OoOM 11/112018 Dawn balloon flight over Cappadocia, plus Pamukkale and Gallipoli

Dawn hot-air balloon flight over Cappadocia, plus the Mevlana Museum (mausoleum of Jalal ad-Din Muhummad Rumi, better known as the Sufi mystic poet Rumi). No photos allowed inside, but it’s beautiful and well worth a visit. Link below.

      

Mevlana Museum, Konya, Turkey. Mausoleum of the poet Rumi.

Also, the spectacular, surreal travertine terraces of Pamukkale, and a couple of dervishes having a whirl. My battery ran out before I was able to capture them in full flow but it was a wonderful sight to witness.

 

 

Finally, Gallipoli/Dardanelles, a searing,heart-rending place where well over 100,000 men from both sides, many of them little more than children, were killed.
The entire peninsula was subsequently designated a war grave/memorial by leader and founder of modern Turkey, Kemal Ataturk. He’d been an officer in the battle and was horrified by the scale of the slaughter.
The Anzacs landed on the beaches then made their way across the flat and uphill to engage with the Turks and Arabs, under constant artillery and machine-gun fire. Near the crest they were halted, not knowing the Turks were out of ammo. This is where Kemal Ataturk, when asked by his men if they should retreat, ordered them to fix bayonets and gave the infamous command, ‘You are not here to fight, you are here to die.’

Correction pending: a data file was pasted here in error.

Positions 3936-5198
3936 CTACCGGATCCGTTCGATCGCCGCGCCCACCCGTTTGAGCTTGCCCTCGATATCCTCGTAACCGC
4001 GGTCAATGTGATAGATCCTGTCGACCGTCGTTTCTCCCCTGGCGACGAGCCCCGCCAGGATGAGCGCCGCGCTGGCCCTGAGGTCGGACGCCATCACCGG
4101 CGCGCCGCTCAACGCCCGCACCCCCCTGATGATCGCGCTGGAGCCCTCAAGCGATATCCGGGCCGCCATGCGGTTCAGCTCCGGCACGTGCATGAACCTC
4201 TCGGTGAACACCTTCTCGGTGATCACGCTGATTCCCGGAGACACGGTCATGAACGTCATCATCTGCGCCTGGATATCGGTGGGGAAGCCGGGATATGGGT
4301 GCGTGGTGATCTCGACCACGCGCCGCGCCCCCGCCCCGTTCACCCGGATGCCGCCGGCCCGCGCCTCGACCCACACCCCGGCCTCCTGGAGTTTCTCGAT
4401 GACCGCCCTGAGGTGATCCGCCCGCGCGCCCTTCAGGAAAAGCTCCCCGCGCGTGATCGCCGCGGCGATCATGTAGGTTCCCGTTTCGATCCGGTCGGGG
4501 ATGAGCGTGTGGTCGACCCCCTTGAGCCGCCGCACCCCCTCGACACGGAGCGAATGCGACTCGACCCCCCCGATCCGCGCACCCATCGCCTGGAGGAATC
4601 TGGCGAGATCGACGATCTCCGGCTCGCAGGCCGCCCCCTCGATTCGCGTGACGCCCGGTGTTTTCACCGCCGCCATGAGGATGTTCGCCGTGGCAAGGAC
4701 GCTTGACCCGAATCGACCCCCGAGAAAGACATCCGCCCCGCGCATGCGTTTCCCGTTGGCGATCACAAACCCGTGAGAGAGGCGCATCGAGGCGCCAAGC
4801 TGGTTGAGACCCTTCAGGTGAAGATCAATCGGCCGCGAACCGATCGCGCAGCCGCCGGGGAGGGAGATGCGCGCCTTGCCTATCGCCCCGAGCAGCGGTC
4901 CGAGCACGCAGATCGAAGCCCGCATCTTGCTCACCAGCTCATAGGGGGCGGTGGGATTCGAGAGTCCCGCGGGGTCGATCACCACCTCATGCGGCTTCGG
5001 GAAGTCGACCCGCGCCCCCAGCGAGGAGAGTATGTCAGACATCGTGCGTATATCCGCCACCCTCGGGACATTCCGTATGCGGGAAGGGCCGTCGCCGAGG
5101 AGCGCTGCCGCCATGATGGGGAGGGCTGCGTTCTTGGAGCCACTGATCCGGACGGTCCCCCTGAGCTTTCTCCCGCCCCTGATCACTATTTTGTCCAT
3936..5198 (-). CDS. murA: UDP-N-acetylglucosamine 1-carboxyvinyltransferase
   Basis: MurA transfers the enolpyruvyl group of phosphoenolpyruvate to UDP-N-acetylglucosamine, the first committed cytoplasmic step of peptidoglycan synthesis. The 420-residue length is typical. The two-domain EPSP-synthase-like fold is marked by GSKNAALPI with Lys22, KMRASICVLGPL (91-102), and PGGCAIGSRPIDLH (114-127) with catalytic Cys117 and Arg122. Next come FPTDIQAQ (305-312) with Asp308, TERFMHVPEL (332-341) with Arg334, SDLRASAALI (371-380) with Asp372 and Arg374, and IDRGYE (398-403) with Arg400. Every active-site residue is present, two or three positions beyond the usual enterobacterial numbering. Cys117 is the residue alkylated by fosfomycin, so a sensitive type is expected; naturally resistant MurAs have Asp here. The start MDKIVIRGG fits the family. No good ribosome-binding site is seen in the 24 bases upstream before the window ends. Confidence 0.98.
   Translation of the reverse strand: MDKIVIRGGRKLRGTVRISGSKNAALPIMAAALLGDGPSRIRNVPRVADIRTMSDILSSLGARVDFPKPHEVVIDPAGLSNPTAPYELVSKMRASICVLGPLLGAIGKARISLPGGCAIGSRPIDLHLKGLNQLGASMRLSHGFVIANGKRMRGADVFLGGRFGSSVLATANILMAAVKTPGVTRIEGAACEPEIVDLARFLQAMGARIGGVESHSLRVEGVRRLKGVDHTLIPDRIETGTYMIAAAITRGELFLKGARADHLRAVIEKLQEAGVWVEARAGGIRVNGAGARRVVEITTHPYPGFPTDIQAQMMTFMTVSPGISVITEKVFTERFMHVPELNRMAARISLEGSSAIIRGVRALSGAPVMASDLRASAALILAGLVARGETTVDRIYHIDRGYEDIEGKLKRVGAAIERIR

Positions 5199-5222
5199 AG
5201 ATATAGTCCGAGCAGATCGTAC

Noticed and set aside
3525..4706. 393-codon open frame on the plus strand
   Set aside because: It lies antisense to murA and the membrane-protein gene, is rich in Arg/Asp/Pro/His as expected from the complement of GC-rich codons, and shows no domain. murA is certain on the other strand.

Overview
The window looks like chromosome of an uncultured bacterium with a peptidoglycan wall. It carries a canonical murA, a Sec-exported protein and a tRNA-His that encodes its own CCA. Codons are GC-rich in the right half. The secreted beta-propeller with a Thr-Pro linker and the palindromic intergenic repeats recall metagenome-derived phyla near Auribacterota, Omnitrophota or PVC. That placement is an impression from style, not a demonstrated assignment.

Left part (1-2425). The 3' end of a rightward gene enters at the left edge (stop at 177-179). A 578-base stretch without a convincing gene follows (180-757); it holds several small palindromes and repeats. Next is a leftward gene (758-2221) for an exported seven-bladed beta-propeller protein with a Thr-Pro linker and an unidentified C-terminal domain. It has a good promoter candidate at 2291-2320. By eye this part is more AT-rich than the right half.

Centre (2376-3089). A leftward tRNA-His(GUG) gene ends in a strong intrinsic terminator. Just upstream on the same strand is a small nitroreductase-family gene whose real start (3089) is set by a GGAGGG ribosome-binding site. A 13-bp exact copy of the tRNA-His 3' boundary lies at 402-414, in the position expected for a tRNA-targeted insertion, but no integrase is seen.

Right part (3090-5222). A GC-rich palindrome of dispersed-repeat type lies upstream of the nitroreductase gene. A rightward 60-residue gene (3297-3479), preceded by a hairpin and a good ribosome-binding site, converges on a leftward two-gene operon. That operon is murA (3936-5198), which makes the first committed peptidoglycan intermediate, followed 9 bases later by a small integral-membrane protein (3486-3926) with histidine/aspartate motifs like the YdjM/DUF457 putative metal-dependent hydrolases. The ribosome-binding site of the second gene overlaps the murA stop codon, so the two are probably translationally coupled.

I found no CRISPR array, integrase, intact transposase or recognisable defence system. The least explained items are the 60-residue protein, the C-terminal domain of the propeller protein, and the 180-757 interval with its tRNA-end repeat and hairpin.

And they did, buying time for vital reinforcements to arrive.
In places the trenches of the two opposing armies are just metres apart.
Graveyards and memorials are everywhere. No building or development permitted. It stands as it was when the battle ended.

Memorial at Anzac Cove by Ataturk.
“Those heroes that shed their blood and lost their lives…
You are now lying in the soil of a friendly country. Therefore rest in peace. There is no difference between the Johnnies and the Mehmets to us where they lie side by side here in this country of ours…
You, the mothers, who sent their sons from faraway countries wipe away your tears; your sons are now lying in our bosom and are in peace, after having lost their lives on this land they have become our sons as well.”
Ataturk, 1934.

Several bucket list items ticked on this amazing journey, but Gallipoli was very, very hard.
       

Link to more Rumi mausoleum images:

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